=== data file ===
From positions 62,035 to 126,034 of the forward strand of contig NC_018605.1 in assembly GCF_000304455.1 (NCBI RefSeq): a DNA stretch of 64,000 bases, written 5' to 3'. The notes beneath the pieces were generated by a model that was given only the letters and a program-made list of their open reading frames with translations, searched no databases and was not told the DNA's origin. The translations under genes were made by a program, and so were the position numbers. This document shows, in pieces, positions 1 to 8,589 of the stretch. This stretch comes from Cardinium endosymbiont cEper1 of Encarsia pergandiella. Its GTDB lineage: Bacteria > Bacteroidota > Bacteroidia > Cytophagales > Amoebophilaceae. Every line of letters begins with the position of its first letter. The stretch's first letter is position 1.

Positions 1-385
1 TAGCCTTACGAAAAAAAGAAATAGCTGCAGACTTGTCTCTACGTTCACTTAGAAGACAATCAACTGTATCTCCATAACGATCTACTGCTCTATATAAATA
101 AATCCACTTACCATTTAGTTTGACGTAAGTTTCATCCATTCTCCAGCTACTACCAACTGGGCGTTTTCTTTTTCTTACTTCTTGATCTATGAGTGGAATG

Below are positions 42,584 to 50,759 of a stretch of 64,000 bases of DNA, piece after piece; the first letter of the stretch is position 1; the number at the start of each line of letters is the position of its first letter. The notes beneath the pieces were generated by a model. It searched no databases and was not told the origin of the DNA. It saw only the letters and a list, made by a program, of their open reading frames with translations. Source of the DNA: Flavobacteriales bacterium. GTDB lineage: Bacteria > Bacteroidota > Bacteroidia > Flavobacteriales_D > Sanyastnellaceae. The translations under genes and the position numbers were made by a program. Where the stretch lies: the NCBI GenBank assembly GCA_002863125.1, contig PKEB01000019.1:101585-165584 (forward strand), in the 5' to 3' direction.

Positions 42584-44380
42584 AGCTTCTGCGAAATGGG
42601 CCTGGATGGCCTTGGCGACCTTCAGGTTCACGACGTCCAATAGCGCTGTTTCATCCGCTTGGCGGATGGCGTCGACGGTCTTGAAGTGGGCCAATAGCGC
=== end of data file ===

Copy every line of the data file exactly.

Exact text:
From positions 62,035 to 126,034 of the forward strand of contig NC_018605.1 in assembly GCF_000304455.1 (NCBI RefSeq): a DNA stretch of 64,000 bases, written 5' to 3'. The notes beneath the pieces were generated by a model that was given only the letters and a program-made list of their open reading frames with translations, searched no databases and was not told the DNA's origin. The translations under genes were made by a program, and so were the position numbers. This document shows, in pieces, positions 1 to 8,589 of the stretch. This stretch comes from Cardinium endosymbiont cEper1 of Encarsia pergandiella. Its GTDB lineage: Bacteria > Bacteroidota > Bacteroidia > Cytophagales > Amoebophilaceae. Every line of letters begins with the position of its first letter. The stretch's first letter is position 1.

Positions 1-385
1 TAGCCTTACGAAAAAAAGAAATAGCTGCAGACTTGTCTCTACGTTCACTTAGAAGACAATCAACTGTATCTCCATAACGATCTACTGCTCTATATAAATA
101 AATCCACTTACCATTTAGTTTGACGTAAGTTTCATCCATTCTCCAGCTACTACCAACTGGGCGTTTTCTTTTTCTTACTTCTTGATCTATGAGTGGAATG

Below are positions 42,584 to 50,759 of a stretch of 64,000 bases of DNA, piece after piece; the first letter of the stretch is position 1; the number at the start of each line of letters is the position of its first letter. The notes beneath the pieces were generated by a model. It searched no databases and was not told the origin of the DNA. It saw only the letters and a list, made by a program, of their open reading frames with translations. Source of the DNA: Flavobacteriales bacterium. GTDB lineage: Bacteria > Bacteroidota > Bacteroidia > Flavobacteriales_D > Sanyastnellaceae. The translations under genes and the position numbers were made by a program. Where the stretch lies: the NCBI GenBank assembly GCA_002863125.1, contig PKEB01000019.1:101585-165584 (forward strand), in the 5' to 3' direction.

Positions 42584-44380
42584 AGCTTCTGCGAAATGGG
42601 CCTGGATGGCCTTGGCGACCTTCAGGTTCACGACGTCCAATAGCGCTGTTTCATCCGCTTGGCGGATGGCGTCGACGGTCTTGAAGTGGGCCAATAGCGC